It really seems to me that, we can use our experience we got in school and our local environments to improve our own lives. Essentially, towns are not only places to get jobs and better living is not only brought by working in the public offices. This is how my garden changed my life.
(1) Who is the narrator of this story?
(2) What is the education level of the narrator?
(3) According to Richard, people should not go to towns to seek for jobs. Why does he say that?
(4) In your own words, mention other five activities you can do in the village in order to earn a living.
(5) With your friends, discuss how you can start your own projects at your village.
The model narrative composition the past event will serve as the guide to students as they brainstorm on how to organise ideas in narrative essay format. The following are the stages required when organising a narrative essay or composition:
Stages of Writing:
It involves collecting all necessary information and details about the topic or question.
Here students think of the method of their works. They may choose chronological order or in order of preference or importance.
Structure your essay in terms of introduction, main body, and conclusion.
Revising & Editing.
Read your work again. Check its accuracy, grammar, and punctuations or read it your friend or in pairs or groups.
Rewriting the Final Draft.
Here is the stage where the student writes his/her final work after going through all the stages above. After this stage, a student submits his/her work to the required place.
Features of Narrative composition/Essay
What is common for most narrative essays is that they describe specific experiences that changed how you felt, thought, or acted. The format of a narrative composition is similar to a story in that it describes how your character is feeling by "showing" through his/her actions, rather than by coming right out and "telling" your readers.
A good narrative composition does not only entertains, but also it has a point to make, that is, it has a purpose to convey.
Narrative essay or composition has the following features that should be observed when writing this particular kind of essay. If you are writing a narrative essay keep in mind of the following things:
- Choose an interesting incident or event to tell your readers.
- Arrange your events in sequence.
- Include details of people, places and events by using five human senses.
- Present conflicts or important messages in your narrative essay.
- Connect the past events with the people, places and events of the present.
- Choose appropriate point of view for your narration.
ACTIVITY 2: SELECTING A TOPIC AND WRITING THE FIRST DRAFT
At this point, the teacher may guide his or her students to select topics to write what happened in the past. These topics should at least include common aspects of life such as conflict resolution, ways of creating wealth like small businesses and ways of fighting corruption.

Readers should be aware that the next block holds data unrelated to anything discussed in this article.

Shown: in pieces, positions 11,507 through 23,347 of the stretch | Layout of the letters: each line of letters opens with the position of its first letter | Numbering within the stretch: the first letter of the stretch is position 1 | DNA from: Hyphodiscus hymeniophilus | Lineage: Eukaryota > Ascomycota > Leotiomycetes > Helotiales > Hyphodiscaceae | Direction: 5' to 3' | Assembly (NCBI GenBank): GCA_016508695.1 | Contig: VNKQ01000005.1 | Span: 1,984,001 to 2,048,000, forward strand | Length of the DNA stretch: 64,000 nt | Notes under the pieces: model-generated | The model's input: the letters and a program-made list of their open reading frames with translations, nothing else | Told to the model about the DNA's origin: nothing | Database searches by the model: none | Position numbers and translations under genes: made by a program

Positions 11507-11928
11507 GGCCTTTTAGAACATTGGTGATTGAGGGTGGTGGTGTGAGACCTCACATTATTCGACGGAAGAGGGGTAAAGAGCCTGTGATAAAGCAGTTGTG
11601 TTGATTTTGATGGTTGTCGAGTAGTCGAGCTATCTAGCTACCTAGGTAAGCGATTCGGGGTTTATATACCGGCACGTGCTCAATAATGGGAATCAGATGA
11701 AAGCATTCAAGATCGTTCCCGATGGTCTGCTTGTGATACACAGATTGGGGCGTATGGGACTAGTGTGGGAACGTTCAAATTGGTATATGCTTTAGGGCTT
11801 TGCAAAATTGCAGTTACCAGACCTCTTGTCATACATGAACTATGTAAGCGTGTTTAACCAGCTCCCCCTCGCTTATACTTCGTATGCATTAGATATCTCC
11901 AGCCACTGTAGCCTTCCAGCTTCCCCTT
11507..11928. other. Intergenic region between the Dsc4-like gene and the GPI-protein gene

After guiding students to the selection of topics, then the teacher guides them to write the first draft in pairs/groups. When they are writing, they should consider the stages of writing a narrative composition, although they apply to other kinds of writing as well. The teacher should walk around to help students write or jot things down for their narrative essay.
How to Plan the Narrative Essay
As teacher, guide students to plan a narrative composition. Discuss with them that they should plan their narrative essay as follows:
(1) First, they should select an incident that is important to about,
(2) Second, they should find relevant details about the incident they want to write about.
(3) Finally, they should find our more details which will make the incident real for readers.
In finding relevant materials for their narrative essays, students can use model compositions, dictionaries, encyclopedias, internet, and newspapers.
After selecting and planning, the students now write their first draft of the narrative composition/essay. This is real writing they do before finishing and going to another stage.
ACTIVITY 3: REVISING AND EDITING THE FIRST DRAFT.
This is the revising stage in which students revise and edit their works focusing on the content of the topic. They read their works once again to check if it is fine. If they are in groups, one student can read and others can listen to it and correct what see unfit for their work. At this stage, they remove some parts of the composition, they correct grammatical errors, they put right some confusing mechanical errors (punctuation), and they work on anything they can do in order to make their work look good before they submit it.